James Meadway: Economic growth in the UK is now hugely dependent on London’s inflating property prices, and it’s likely the bubble could spread
Talk about Christmas cheer. If you watched the autumn statement you’ll know that national income has risen for the last nine months of this year, unemployment has dropped, and even our struggling manufacturing sector is reporting a sharp recovery. Is George Osborne actually Santa Claus?
Perhaps not. As usual, it’s what the Government isn’t saying that actually matters. To get a hold on what the recovery really means for people’s lives and the future of our economy, we need to look beyond such broad brush indicators like GDP and employment. Here are three key metrics that tell the real story:
1. Investment by firms
Investment by firms is the life-blood of the economy. Without it, employment begins to dry up. Old machines must be replaced; new buildings opened; new technology developed. Spending by firms creates employment today, since it sustains demand, and paves the way for employment tomorrow.
Unfortunately, since the crisis our firms have opted to take a much less productive approach. Instead of re-investing their profits back into their business, UK companies (particularly the big ones) have distributed record amounts of profit to their shareholders and created an immense hoard of savings in the bank. Deposits by UK companies in UK banks rose from £76bn at the end of 2008, to £419bn by July this year.
The collapse in investment spending as firm panicked after the financial crash was the biggest single culprit in our dramatic recession. And, down some £40bn on its previous peak, our investment spending levels still haven’t recovered. Despite a slight increase over the last three months, investment is down 6.2% over the year. As a share of GDP, it’s been on a steady downward slide for some time, as the graph below shows.
This is investment key to future economic progress. If companies do not start investing soon, there are no real reasons to suppose any apparent recovery can be sustained.
2. Rising consumer lending
Rather than a recovery driven by business investment, household spending is largely responsible for our rising GDP. Household spending, as a share of all spending, has increased from 46.2% in 2011 to 46.9% today.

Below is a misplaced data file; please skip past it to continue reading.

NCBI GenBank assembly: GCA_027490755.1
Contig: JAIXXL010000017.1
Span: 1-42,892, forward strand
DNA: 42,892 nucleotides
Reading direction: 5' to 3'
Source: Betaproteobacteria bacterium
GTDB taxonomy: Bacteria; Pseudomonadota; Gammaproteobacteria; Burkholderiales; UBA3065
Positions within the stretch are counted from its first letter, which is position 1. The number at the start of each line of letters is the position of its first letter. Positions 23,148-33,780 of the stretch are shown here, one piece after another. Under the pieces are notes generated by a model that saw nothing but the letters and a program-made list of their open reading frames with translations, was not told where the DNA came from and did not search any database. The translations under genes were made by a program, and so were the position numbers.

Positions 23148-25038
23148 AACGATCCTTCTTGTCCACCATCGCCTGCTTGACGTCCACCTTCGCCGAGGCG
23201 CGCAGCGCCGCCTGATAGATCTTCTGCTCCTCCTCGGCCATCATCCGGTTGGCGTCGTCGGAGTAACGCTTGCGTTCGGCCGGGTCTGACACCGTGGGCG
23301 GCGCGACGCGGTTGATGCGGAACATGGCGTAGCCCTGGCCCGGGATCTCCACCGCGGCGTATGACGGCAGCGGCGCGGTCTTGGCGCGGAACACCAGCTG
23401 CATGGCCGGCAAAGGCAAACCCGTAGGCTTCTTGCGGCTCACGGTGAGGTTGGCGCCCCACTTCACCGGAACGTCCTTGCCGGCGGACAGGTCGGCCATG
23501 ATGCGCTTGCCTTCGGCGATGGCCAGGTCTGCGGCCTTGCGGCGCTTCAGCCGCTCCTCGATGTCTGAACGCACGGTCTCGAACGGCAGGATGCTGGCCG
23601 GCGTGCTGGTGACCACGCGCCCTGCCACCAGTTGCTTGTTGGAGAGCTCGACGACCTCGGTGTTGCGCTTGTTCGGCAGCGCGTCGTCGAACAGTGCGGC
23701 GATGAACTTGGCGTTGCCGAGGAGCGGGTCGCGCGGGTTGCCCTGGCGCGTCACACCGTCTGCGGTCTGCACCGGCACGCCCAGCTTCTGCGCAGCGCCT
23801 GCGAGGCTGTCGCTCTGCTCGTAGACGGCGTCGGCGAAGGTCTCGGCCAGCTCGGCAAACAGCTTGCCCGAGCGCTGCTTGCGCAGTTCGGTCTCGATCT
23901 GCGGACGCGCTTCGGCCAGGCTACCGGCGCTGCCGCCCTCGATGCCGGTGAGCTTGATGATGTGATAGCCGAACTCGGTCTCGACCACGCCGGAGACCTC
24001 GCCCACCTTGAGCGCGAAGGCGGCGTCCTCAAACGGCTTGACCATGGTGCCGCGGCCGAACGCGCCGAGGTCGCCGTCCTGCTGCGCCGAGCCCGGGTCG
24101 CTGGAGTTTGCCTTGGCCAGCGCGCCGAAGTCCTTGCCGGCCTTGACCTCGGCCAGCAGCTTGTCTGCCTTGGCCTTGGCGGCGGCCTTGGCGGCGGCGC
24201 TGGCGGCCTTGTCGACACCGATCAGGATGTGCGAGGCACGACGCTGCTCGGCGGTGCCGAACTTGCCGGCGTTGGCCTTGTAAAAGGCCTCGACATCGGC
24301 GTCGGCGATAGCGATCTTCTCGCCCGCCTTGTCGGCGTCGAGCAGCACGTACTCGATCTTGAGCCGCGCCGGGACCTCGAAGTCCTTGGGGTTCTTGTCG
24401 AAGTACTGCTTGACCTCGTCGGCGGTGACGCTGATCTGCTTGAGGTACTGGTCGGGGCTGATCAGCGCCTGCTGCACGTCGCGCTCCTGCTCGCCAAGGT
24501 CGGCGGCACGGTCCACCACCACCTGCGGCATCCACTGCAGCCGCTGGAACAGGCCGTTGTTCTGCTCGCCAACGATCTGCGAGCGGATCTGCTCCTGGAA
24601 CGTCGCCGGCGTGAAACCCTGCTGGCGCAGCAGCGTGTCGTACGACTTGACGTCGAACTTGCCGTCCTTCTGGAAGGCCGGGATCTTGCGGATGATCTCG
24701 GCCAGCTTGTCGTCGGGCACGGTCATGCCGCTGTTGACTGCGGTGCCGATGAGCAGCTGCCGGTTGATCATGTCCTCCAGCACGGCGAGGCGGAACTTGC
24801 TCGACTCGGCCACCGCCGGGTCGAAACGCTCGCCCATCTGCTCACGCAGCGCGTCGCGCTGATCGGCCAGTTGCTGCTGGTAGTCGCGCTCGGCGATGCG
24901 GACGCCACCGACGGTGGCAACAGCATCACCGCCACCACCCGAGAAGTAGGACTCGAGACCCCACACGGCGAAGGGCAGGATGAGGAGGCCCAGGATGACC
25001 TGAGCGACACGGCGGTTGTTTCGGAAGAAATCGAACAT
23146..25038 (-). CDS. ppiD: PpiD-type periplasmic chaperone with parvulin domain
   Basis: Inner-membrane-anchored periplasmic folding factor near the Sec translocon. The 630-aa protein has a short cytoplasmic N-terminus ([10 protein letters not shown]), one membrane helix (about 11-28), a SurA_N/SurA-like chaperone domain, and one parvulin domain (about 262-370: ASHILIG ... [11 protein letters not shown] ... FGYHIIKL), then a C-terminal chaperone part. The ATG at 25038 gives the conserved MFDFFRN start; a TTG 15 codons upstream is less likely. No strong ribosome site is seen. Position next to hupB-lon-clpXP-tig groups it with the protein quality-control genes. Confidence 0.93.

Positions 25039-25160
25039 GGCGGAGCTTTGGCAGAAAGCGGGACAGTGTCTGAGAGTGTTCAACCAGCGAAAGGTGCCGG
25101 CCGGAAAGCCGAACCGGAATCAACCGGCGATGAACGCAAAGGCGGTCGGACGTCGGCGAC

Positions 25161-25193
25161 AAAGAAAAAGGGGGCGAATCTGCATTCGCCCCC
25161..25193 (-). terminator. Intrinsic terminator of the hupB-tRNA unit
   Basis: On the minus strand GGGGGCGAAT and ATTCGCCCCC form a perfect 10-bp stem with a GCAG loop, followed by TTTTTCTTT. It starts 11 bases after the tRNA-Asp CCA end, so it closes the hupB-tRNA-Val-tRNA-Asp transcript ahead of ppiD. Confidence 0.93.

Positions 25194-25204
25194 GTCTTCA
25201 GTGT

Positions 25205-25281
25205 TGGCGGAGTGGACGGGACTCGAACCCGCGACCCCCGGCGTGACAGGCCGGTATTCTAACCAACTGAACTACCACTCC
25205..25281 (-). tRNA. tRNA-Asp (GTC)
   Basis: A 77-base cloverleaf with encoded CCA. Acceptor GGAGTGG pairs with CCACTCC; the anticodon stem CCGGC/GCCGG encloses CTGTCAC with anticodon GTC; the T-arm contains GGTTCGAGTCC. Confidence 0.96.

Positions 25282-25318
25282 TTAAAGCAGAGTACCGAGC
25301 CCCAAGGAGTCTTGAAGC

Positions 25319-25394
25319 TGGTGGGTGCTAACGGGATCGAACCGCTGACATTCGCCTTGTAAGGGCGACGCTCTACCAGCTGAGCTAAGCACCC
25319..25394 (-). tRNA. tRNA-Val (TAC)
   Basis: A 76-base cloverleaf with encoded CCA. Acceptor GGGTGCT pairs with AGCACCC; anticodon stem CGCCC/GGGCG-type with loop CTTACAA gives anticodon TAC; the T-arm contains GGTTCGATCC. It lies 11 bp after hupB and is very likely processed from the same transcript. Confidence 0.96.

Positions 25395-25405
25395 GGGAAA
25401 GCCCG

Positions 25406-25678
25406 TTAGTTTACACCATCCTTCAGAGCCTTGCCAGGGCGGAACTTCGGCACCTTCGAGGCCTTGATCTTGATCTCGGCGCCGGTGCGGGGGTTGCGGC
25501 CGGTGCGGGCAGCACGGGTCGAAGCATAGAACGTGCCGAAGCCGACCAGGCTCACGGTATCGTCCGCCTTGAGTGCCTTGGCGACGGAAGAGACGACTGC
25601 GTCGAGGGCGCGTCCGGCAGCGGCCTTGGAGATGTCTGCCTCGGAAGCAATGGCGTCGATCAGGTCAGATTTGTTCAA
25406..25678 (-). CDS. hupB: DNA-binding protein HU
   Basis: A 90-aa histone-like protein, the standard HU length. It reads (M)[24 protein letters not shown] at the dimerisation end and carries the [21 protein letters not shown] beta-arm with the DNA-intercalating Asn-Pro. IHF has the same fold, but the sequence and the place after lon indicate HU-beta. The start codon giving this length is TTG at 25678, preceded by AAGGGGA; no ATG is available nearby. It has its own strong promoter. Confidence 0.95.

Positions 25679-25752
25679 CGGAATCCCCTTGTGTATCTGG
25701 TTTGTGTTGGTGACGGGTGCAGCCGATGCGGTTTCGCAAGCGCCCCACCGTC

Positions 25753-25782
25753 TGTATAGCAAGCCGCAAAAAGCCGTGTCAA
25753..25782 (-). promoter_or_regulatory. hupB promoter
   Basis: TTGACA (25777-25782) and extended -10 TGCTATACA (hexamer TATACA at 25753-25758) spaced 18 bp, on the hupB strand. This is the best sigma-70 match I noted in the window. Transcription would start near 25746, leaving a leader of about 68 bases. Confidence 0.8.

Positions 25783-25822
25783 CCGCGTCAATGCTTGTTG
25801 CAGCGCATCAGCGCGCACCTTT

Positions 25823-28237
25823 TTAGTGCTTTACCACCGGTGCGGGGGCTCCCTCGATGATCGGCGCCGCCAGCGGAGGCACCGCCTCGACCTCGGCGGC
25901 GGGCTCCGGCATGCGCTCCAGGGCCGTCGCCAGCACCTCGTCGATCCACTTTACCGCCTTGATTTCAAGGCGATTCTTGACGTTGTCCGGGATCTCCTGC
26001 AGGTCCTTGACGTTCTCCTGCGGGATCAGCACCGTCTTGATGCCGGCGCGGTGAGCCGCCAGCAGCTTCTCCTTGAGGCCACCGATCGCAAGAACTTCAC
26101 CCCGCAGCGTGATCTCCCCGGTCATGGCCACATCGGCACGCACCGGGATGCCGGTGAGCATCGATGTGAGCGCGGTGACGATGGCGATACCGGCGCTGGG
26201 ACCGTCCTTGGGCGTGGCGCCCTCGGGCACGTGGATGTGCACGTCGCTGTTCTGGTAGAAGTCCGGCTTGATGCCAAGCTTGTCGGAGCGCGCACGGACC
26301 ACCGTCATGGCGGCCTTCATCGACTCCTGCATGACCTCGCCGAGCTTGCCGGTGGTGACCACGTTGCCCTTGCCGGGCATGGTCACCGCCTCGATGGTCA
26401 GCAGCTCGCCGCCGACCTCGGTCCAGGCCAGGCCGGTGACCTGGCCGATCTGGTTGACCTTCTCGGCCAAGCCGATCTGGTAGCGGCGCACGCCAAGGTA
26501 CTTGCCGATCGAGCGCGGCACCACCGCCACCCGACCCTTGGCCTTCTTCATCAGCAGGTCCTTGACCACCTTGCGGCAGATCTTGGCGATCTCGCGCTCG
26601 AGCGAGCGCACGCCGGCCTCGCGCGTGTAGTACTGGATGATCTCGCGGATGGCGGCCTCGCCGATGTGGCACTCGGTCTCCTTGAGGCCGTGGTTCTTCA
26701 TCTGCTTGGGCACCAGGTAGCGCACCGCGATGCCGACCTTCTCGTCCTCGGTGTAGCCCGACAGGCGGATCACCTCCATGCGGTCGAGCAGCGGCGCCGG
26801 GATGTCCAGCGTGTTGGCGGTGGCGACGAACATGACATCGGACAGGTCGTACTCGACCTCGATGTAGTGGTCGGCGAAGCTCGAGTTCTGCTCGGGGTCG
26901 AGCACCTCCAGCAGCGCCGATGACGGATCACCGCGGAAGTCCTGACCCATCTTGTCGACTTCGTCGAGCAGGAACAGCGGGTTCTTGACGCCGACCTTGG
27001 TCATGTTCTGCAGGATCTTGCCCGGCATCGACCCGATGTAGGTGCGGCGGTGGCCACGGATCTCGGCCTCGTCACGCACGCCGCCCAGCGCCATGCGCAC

This is worrying because, as we know, average real earnings have fallen sharply. So the only way to explain the increase in household spending (given the decrease in household earnings) is that households must, in aggregate, be running down their savings, and borrowing more.
And this is precisely what the data shows. Household savings are falling at their fast rate in forty years. After falling since the crash, unsecured lending – borrowing on credit cards and so on - has picked up consistently over the last year.
Increased borrowing and falling savings are sustaining consumption. As Duncan Weldon explains, shifts in the household savings rate provide a key insight into the performance of the British economy over the last two decades or more. We are, once again, seeing the economy only begin to move because household savings are falling (and borrowing is rising).
To put it another way, this isn’t so much a recovery as a reversion: the whole economy snapping back into its bad old habits of debt-led expansion covering up for weak real earnings growth for most.
3. House prices to earnings
If the house prices in a given area far outstrip the average earnings, alarm bells should start ringing. Though not a perfect measure of affordability, the ratio gives us a good sense of whether the cost of housing is seriously above people’s real capacity to pay. If it is, it’s one sign that speculative purchasing is starting to push prices up beyond people’s reach, risking a bubble.
There have been warnings sounded recently that the UK’s recovery contains the early signs of a resurgent housing bubble. London house prices shot up 10% over the last month, with a third of properties paid for in cash (i.e. without a mortgage – a sure indicator that speculative money is rushing into the market). The graph below shows the house price to earnings calculation for each of the English regions, and for Wales, since early 1997. It steadily increased everywhere until the crash of 2008, which brought about a sharp fall in prices and so in the ratio. There is a clear outlier, however: since the crash, while the rest of the country has been stable, London property prices (relative to earnings) have rebounded. The ratio is now almost back at the level reached just prior to the crash of 2008.
This doesn’t mean a crash is imminent. With interest rates low and, for now, no disruption in financial markets that would be unlikely. The problem is that economic growth in the UK is now hugely dependent on London’s inflating property prices, and it’s likely the bubble could spread. If so, property markets will become increasingly risky and sensitive to a crash, and economic growth driven by borrowing will reappear. Fears of this bubble are the main reason the Bank of England, in defiance of the Treasury, has been trying to restrict mortgage lending.
Radical economist James Meadway has been an important critic of austerity economics and at the forefront of efforts to promulgate an alternative. James is co-author of Crisis in the Eurozone (2012) and Marx for Today (2014).